Jerusalem police thwart attempted attack on Yom Kippur (The Jerusalem Post) Police thwarted an attempted stabbing attack around 7 p.m. on Tuesday in Jerusalem, shortly after Yom Kippur had begun. The incident occurred on HaNeviim Street, near the Old City, according to Police Foreign Press Spokesman Micky Rosenfeld. The attacker was shot and killed by police…
Are Muslims observing a Jewish holiday? (Al Jazeera) Given the way in which the Christian calendar has been imperially universalised, the other two may look erratic and confusing, but Jewish and Islamic high holy days are perfectly logical, routine, and regular. Both Jewish and Muslim observers have noticed this proximity between Yom Kippur and Ashoura. On the occasion of the two holidays coinciding in 2016, Rabbi Allen S Maller noted how “both holy days occur on the 10th day of the month, Muharram for Muslims and Tishri for Jews…”
19 September 2018
Tags: Ethiopia Jerusalem Kerala Islam
CNEWA's external affairs officer, the Rev. Elias Mallon, S.A., speaks at Holy Family Parish in Lawton, OK, during a parish visit in 2015. (photo: Christopher Kennedy)
We were heartened to see this recent report in The Sooner Catholic about a parish in Oklahoma that has been supporting CNEWA’s work:
There has been a war in Syria since 2011, and half the country has been displaced, meaning families are no longer living in their hometowns, cities or villages. Thousands are victims of the war and are in dire need of help.
For the past three years, Holy Family in Lawton has made it their mission to help those war-stricken families by giving Lenten offerings to the Catholic Near East Welfare Association (CNEWA).
“Every Lent, we have a special Lenten Project. The past three years it has been Syrian refugees, the Dominican Sisters of Iraq, and refugees,” said the Rev. Phil Seeton, pastor of Holy Family.
“People are invited to drop an envelope into a basket that we have marked with CNEWA information. As they come up, they are bringing their gifts to the altar. I know from letters that the money has gone to medical clinics, and to some refugee camps. The refugees served in the camps are mainly members of the Chaldean and Syriac Catholic churches, the Assyrian Church of the East as well as Yzdidis and Muslims.”
Father Phil expressed the need to do more.
“These folks are brothers and sisters in the faith, and they are not getting much help from governments. It comes through the generosity of the different Christian churches in Europe and the United States. These people are modern day confessors to the faith. Maybe they have not been martyred, but there are thousands who have been martyred for Christ over there. They are confessing their faith with their lives.”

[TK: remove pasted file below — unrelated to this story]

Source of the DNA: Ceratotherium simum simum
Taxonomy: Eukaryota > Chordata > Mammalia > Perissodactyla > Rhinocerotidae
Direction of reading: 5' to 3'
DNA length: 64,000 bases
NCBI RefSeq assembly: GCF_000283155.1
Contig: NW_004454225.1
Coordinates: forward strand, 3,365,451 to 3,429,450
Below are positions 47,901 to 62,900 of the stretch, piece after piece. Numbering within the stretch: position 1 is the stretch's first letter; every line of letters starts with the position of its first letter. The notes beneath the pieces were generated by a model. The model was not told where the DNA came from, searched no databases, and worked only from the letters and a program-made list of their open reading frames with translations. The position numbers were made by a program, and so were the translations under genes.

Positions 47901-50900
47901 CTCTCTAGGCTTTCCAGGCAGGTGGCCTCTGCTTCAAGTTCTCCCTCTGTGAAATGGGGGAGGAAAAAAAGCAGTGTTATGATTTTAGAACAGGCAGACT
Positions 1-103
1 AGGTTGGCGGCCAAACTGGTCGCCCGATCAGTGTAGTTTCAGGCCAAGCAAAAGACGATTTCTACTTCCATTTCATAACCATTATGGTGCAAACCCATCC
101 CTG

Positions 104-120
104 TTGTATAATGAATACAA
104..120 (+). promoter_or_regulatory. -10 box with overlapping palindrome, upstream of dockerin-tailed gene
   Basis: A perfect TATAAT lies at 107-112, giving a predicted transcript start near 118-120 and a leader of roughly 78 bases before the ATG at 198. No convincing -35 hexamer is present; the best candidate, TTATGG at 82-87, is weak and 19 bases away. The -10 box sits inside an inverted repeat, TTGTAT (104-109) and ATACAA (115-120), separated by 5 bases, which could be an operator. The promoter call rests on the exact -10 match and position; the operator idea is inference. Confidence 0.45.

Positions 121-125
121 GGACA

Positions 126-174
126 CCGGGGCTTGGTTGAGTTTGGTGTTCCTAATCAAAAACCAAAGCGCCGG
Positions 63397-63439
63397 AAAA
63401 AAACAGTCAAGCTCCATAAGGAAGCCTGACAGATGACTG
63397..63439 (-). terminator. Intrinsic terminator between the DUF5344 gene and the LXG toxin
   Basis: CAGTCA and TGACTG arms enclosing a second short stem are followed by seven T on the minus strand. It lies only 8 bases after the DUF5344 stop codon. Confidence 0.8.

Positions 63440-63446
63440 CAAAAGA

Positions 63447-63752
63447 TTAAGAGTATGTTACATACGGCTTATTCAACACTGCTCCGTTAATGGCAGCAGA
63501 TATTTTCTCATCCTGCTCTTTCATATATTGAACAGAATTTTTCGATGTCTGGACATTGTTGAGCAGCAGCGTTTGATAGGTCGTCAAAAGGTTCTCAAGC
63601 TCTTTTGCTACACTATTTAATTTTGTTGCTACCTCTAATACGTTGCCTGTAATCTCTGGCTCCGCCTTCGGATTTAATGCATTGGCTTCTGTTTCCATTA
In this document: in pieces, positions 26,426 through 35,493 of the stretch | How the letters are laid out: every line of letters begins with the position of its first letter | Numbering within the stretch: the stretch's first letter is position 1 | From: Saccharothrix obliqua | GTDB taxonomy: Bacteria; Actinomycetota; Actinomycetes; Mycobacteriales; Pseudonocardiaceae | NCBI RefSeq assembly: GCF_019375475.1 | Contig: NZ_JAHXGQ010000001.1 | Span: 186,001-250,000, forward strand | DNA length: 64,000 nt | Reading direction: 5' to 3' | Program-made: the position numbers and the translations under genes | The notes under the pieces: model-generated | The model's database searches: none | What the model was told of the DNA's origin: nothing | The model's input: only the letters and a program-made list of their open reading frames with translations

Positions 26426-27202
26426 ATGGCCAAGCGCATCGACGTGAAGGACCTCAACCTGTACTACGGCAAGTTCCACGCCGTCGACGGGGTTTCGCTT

Luscia Hankins is the co-chairman of Holy Family’s Spiritual Life Committee, along with Mary Beth Mullins. The committee helps organize the Lenten fundraiser for CNEWA. In 2017, they raised $6,200.
“This year, we raised $10,200. It was for the displaced Syrians who were placed in camps. The donation was to build camps of their own. They are being persecuted for the religion we share. It is an obligation to our fellow Christians,” Hankins said.
Since 2013, they have given $38,000 to CNEWA.
We remain deeply grateful to Father Phil and the people of Holy Family for their generous and prayerful support, helping so many of our brothers and sisters in need. Thank you!
19 September 2018
Tags: Syria CNEWA
Pope Francis greets a St. Bernard and dog owners during his general audience in St. Peter's Square at the Vatican on 19 September. (photo: CNS/Paul Haring)
19 September 2018
Tags: Pope Francis
In this image from 2017, Pope Francis greets Rabbi Riccardo Di Segni, chief rabbi of Rome, during a meeting with representatives of the Conference of European Rabbis. The pope sent greetings to the Jewish community of Rome to mark this month's holy days. (photo: CNS/L'Osservatore Romano)
Pope sends greetings to Jewish community of Rome (Vatican News) ”I am pleased to extend my sincere best wishes to you and to the Jewish Community of Rome”, Pope Francis said in a letter addressed to Rome’s Chief Rabbi, Riccardo Shemuel Di Segni. The occasion for the Pope’s greeting is three-fold: Rosh Hashanah celebrated from 9-11 September, Yom Kippur celebrated on 18-19 September, and Sukkot which begins on 23 September and ends on 30 September…
A month after the flood, 2,500 still in relief camps (NDTV.com) Even a month after Kerala witnessed an unprecedented deluge, said to be the worst in the last 100 years, at least 2,500 persons are still in relief camps in the state. Presently, there are 80 relief camps in the state, in which 787 families, comprising 2,457 people, have taken shelter…
Ethiopia’s reforms now challenged by unrest (AP) Ethiopia’s stunning political reforms are now threatened by long-standing ethnic tensions that have roared back to life since a young prime minister took power just five months ago and promised greater freedoms. While exiled groups once banned as terror organizations are welcomed home to join political dialogue, deadly violence erupts on the fringes of celebrations…